I literally got an email back saying I'm not allowed to tell anyone else this and that I can only tell him if I'll be late. Is this reasonable?

I think you know it's not only not reasonable; it's insane. Go ahead and go to his boss (with your specific examples of feedback you've gotten from others, the projects you did that he objected to after the fact, etc.) You have little to lose because working for this guy is not going to work out.
posted by fingersandtoes at 8:19 AM on January 27 [2 favorites]


I agree with what everyone else has said and would add that you have the best thing possible in a bad situation which is that he has emailed you about this! Yay! You have WRITTEN DOCUMENTATION FROM HIM that he is doing this stuff! He can't deny it, it's not your word against his, you can show, calmly and unemotionally, exactly what he's doing.

When you have your meeting with someone above both you and him, don't complain (even though I get why you would! Stuff like this sucks!), make sure you have good representative samples of emails from him making unreasonable demands, and have a clear list of your questions and concerns. Make it about clarification of your role, not how much he sucks. It sounds like everyone already knows he sucks so make sure you come out looking awesome, professional, and devoted, which it sounds like you are.

Also, final thought: I've been there too, I think many of us have. It really, REALLY sucks when you have a good work ethic and want to do your job well and are impeded by a truculent obstructionist who's overwhelmed and non-productive. It sucks sucks sucks and I'm really sorry you have to deal with this.
posted by Mrs. Pterodactyl at 8:27 AM on January 27 [12 favorites]


I second Mrs. Pterodactyl's advice above: make this about clarifying your role and who you report to, not about how this guy sucks. When the Chair (or whoever is your actual supervisor) sees the types of crazy requests he's making, like not letting other attendees of meetings know you're running late, they will see for themselves that this guy sucks. You don't have to make that case, he's doing it well enough on his own.

[Also, be careful to cover your ass so he can't sabotage you. I wouldn't be surprised if the reason he wanted you to only email him about being late was so that he could tell the board members "Oh, I don't know where s/he is, s/he's always doing this, running late and missing meetings and not telling anyone where s/he is." It's probably a good idea to never rely on this person to communicate anything for you or about you with accuracy.]
posted by Colonel_Chappy at 8:38 AM on January 27 [17 favorites]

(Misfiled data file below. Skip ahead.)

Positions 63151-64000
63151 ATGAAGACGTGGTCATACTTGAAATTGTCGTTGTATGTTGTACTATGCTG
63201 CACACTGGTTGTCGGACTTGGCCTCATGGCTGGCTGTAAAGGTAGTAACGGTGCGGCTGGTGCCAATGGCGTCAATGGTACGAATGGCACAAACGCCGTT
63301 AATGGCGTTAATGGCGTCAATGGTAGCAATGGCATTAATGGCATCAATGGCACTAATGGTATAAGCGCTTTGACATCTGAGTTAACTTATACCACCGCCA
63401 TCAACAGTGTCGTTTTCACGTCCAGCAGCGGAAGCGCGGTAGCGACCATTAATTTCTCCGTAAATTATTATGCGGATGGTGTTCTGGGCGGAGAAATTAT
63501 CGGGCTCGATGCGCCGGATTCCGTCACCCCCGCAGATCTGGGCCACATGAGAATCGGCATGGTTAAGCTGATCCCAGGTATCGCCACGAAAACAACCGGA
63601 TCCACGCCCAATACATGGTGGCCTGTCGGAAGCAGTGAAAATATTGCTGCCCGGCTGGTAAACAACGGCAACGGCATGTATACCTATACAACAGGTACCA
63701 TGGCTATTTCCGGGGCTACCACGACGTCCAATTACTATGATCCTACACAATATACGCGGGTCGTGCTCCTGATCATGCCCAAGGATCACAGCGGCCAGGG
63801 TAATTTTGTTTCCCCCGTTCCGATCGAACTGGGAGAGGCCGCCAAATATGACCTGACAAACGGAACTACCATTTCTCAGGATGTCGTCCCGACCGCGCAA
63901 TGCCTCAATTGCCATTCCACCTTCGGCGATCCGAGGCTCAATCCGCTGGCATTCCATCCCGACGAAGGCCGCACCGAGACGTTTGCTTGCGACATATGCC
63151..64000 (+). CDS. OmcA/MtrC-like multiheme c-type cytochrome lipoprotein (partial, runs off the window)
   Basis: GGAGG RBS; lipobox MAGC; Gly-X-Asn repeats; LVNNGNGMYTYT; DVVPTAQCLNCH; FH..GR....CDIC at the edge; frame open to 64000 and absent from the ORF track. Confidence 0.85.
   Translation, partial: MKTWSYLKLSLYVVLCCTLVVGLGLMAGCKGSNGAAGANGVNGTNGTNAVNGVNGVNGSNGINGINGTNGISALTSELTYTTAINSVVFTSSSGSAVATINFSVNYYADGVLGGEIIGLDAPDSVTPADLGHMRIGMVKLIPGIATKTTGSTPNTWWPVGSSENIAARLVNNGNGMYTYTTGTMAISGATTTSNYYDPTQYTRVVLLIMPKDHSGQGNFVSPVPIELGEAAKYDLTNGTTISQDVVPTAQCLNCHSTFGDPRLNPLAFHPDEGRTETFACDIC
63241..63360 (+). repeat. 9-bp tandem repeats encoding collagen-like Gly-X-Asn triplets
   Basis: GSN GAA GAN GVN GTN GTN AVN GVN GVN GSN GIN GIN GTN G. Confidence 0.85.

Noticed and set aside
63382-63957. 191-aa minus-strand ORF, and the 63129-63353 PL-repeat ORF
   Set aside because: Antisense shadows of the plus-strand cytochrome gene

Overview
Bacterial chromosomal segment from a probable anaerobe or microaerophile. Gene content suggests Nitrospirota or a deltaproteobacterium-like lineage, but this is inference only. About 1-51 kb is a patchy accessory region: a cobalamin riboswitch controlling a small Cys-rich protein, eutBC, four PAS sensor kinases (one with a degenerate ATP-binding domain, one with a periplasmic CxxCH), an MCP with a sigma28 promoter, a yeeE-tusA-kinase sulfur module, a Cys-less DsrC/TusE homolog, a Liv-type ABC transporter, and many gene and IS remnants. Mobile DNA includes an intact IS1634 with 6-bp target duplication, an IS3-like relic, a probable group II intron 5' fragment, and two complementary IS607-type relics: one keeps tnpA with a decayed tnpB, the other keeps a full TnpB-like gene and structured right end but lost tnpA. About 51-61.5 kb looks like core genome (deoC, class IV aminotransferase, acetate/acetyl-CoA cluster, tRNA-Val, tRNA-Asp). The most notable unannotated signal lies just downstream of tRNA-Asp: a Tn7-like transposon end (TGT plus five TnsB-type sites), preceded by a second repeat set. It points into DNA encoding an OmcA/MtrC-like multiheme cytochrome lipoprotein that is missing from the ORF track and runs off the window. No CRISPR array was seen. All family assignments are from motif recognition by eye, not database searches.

The local ordinance creating my position has me reporting to the chair of the body.

It sounds like you and the chair need to work on a memo clarifying your reporting structure to everyone involved, and a private meeting with this person to re-clarify it. After that point, you can start ignoring whatever fantasy management is coming from that office.

I mean, it sounds like you can start ignoring it now, but it seems like you guys need some help with momentum. I don't understand why you and your contractually-mandated supervisor are tiptoeing around this guy.

If this guy must be appeased, your choices are 1) leave, 2) pretend-report to him while actually going about your daily business, including doing all the things he's told you not to do, and just saying "okay!" and ignoring him every time he keeps telling you to do it. Eventually one of you will start to seem seriously unhinged, and if you have the support of the chair it probably won't be you.
posted by Lyn Never at 8:46 AM on January 27 [2 favorites]


Honestly, he sounds like a child who didn't get his way. In other words, he probably campaigned against creating your position, either in general or specifically as it was written (as general counsel he probably wanted completely control over everything law-related, or at least oversight, which it seems he doesn't actually have).

I would take your written evidence and go to your chair. Explain (don't complain) what's been happening and ask how you should resolve this conflict. It may need to go pretty far up the ladder before you see results.

In the meantime, if your contract says you don't report to him, then don't. Ignore him as much as he ignores you (or at least as much as you reasonably can). BUT - only do work that's within the scope of your contract. It seems like this guy is a bit of a slacker (which may be why they created your position in the first place), but if you are advising clients in ways that technically fall under his umbrella and not yours, he will undoubtedly use it against you.